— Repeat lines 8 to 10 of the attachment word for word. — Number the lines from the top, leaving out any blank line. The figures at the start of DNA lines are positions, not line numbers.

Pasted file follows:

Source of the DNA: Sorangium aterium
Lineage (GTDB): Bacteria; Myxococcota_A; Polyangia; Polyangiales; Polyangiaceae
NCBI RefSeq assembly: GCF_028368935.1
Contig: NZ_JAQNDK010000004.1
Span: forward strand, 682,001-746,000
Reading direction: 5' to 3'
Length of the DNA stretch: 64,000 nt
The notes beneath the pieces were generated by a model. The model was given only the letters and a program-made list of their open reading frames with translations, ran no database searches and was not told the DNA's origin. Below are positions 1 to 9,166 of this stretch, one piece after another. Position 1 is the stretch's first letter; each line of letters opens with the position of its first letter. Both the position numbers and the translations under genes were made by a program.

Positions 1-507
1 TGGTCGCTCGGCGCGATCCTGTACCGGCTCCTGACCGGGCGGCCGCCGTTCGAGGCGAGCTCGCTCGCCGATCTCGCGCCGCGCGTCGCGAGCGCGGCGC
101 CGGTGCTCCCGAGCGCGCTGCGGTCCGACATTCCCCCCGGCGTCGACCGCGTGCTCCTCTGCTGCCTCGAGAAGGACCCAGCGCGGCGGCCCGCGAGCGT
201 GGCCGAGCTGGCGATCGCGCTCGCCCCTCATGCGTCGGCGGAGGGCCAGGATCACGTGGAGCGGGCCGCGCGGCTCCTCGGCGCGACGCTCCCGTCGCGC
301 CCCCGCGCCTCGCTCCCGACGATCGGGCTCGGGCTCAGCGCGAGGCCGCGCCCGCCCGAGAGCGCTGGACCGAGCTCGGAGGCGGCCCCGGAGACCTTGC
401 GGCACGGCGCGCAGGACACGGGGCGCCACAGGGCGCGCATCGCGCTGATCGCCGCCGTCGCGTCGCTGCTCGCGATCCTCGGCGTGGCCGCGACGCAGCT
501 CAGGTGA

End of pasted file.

The notes beneath the pieces were generated by a model. The model was given only the letters and a program-made list of their open reading frames with translations, ran no database searches and was not told the DNA's origin. Below are positions 1 to 9,166 of this stretch, one piece after another. Position 1 is the stretch's first letter; each line of letters opens with the position of its first letter. Both the position numbers and the translations under genes were made by a program.

Positions 1-507
1 TGGTCGCTCGGCGCGATCCTGTACCGGCTCCTGACCGGGCGGCCGCCGTTCGAGGCGAGCTCGCTCGCCGATCTCGCGCCGCGCGTCGCGAGCGCGGCGC